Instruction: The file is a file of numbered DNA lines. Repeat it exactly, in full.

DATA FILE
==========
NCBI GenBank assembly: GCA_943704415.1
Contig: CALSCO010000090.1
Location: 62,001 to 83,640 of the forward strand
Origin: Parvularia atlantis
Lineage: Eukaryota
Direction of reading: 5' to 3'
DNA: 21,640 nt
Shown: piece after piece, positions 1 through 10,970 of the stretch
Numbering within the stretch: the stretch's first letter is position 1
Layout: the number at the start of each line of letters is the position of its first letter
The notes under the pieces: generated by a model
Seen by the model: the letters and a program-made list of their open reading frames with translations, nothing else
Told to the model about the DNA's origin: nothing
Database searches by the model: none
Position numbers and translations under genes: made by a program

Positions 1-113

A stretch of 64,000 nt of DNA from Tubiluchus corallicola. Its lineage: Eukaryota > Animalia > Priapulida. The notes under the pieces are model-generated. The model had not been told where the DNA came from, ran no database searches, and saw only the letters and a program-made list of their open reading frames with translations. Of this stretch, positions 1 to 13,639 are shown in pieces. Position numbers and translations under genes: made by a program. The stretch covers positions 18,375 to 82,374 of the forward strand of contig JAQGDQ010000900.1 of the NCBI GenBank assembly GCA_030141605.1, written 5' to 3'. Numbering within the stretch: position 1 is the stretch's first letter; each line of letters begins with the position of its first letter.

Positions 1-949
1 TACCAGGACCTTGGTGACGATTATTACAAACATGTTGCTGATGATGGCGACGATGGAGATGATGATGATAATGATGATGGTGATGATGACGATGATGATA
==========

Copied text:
NCBI GenBank assembly: GCA_943704415.1
Contig: CALSCO010000090.1
Location: 62,001 to 83,640 of the forward strand
Origin: Parvularia atlantis
Lineage: Eukaryota
Direction of reading: 5' to 3'
DNA: 21,640 nt
Shown: piece after piece, positions 1 through 10,970 of the stretch
Numbering within the stretch: the stretch's first letter is position 1
Layout: the number at the start of each line of letters is the position of its first letter
The notes under the pieces: generated by a model
Seen by the model: the letters and a program-made list of their open reading frames with translations, nothing else
Told to the model about the DNA's origin: nothing
Database searches by the model: none
Position numbers and translations under genes: made by a program

Positions 1-113

A stretch of 64,000 nt of DNA from Tubiluchus corallicola. Its lineage: Eukaryota > Animalia > Priapulida. The notes under the pieces are model-generated. The model had not been told where the DNA came from, ran no database searches, and saw only the letters and a program-made list of their open reading frames with translations. Of this stretch, positions 1 to 13,639 are shown in pieces. Position numbers and translations under genes: made by a program. The stretch covers positions 18,375 to 82,374 of the forward strand of contig JAQGDQ010000900.1 of the NCBI GenBank assembly GCA_030141605.1, written 5' to 3'. Numbering within the stretch: position 1 is the stretch's first letter; each line of letters begins with the position of its first letter.

Positions 1-949
1 TACCAGGACCTTGGTGACGATTATTACAAACATGTTGCTGATGATGGCGACGATGGAGATGATGATGATAATGATGATGGTGATGATGACGATGATGATA